Isaac Davies Trinder was born in 1869, the son of John and Jane Trinder of 8 West Street, Chipping Norton. He enlisted in the 2nd Yorkshire Regiment on 27th April 1888 and served for over 7 years, including three years in India and three years in Burma before joining the reserves He married Mary Curtis in the town in 1896 and in 1897 moved to Birmingham to work as a postman. They had two children together before, on 20th November 1899, he was recalled to join his regiment in South Africa.

On 13th January his parents received a letter from him when he was camped at Modder Farm;

"....I am in fine fettle, plenty of grub and a contented mind. Up to now we have had plenty of rations, so we can't grumble. We left Naauwpoort in a big hurry to relieve the Sussex Regiment. It is not more than two hours ride from here, and we got orders on Monday to get ready at once, but they did not turn up as expected, and they were afraid we were going to see trouble, but they arrived safe enough, and we were relieved from outpost duty at 11pm. We slept in the railway carriages and came on here in the morning. When we arrived they were having a tussle and we could hear the guns and see the shells dropping on the plains outside, but no one was killed and two only wounded and thirteen horses wounded. One man has been outside fourteen times and has his horse hit every time, but has not been touched himself, so I would say his luck is in. We have four companies out in two different directions and yesterday we got a sudden order to come out here. The Boers are retiring further away all the time and our column is following them up and apparently we follow up behind to guard the position and see they don't get it back again. Whether we shall ever see action seems doubtful, as when we move off the fighting seems as far away as ever. We are about 10 miles from Renesburg, and had to march it and I suppose we shall have to tramp it the whole of the way we go. We relieved two companies of the Essex Regiment, who have gone further up. I suppose as they advance we shall follow until General French is ready to deal a crushing blow...."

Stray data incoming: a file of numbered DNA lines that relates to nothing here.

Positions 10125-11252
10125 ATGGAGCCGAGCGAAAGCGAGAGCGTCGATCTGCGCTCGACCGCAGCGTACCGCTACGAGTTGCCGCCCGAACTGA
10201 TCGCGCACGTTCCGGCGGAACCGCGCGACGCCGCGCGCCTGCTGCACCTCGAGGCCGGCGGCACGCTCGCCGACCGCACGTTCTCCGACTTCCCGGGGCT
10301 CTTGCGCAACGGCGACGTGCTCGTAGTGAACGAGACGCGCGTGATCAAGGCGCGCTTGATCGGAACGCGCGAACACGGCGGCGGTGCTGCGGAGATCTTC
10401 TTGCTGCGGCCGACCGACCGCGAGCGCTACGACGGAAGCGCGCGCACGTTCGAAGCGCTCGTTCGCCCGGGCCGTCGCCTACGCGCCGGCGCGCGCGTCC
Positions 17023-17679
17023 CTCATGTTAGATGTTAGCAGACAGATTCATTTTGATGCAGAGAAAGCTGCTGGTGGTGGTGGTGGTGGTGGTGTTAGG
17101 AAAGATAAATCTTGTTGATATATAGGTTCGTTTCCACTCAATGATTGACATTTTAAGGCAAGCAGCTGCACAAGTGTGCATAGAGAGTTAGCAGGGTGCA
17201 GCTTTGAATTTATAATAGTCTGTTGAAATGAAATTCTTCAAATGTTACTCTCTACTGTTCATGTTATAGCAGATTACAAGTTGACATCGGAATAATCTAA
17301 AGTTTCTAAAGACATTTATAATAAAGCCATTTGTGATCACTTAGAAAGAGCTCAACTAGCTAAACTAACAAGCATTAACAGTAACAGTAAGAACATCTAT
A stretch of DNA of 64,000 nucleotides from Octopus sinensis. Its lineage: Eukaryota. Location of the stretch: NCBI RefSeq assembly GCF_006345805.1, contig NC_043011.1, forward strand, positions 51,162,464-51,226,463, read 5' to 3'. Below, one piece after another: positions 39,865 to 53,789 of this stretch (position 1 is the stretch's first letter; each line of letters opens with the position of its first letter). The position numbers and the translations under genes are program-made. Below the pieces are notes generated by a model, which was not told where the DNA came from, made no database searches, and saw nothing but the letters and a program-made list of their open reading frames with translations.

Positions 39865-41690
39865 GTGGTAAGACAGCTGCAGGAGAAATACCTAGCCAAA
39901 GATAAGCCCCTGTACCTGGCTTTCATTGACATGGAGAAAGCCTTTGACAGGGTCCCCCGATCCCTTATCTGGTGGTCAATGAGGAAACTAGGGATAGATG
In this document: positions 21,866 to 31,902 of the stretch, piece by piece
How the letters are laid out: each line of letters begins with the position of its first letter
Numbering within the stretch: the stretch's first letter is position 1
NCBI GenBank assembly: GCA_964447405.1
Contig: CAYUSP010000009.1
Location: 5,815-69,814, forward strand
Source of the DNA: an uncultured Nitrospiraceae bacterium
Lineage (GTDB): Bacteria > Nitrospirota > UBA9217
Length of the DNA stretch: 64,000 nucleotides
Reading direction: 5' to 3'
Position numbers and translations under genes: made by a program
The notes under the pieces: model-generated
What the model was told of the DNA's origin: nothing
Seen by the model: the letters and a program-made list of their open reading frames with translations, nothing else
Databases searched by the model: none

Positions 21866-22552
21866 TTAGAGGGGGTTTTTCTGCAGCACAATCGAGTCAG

He was killed on "Bloody Sunday" 18th February 1900 during the Battle Of Paardberg, on the Modder River. Lieutenant-General Herbert Kitchener ordered his infantry and mounted troops into a series of uncoordinated frontal assaults against the Boer laager. This was despite the fact that the cost of frontal assaults against entrenched Boers had been demonstrated time and again the preceding months. It was no different this time. The British were shot down in droves. It is thought that not a single British soldier got within 200 yards of the Boer lines. By nightfall some 24 officers and 279 men were killed and 59 officers and 847 men wounded. Judged by British casualties it was the most severe reverse of the war. His death was described in a letter home from his fellow soldier Private  H. Hedges, also from Chipping Norton, and published in the Oxford Times;

"...then we marched to Bloemfontein, ragged, dirty and foot-sore and dog-tired, and fought one of the fiercest battles out here on Sunday, the 18th of February- a day I shall never forget as long as I live. We fought for thirteen and a half hours with empty water bottles. Two men of ours died from exhaustion and our regiment lost 172, all told. Our colonel got shot, also the captain of my company and several more officers; our company got in a tight fix, as we ran short of ammunition and clung to the ground like leeches, with a hail of explosive bullets flying around us and killing a great number. Then we charged with the bayonet, but could not cross the river to get back to cover. Three of our men crawled down the river bank as they were dying of thirst, and dragged back wounded. While I was bandaging the wounded, young Trinder crept down a gully, got some water and got back safe, and said to me  " Well Henry, I can say I have risked my life for a drink"; after that the wounded man I was attending to cried out for water, but no one dared move on account of the sniping among us, but Trinder took a canteen and started to crawl down the gully gain to the waterside. I sent a man to call him back but he shouted back "It's all right, I'll chance it". He never came back as darkness set in, and the next morning they found him under a bush with two full water canteens and his own water bottle shot through the head. He risked his own life to get water for the wounded and was in every sense of the word a hero."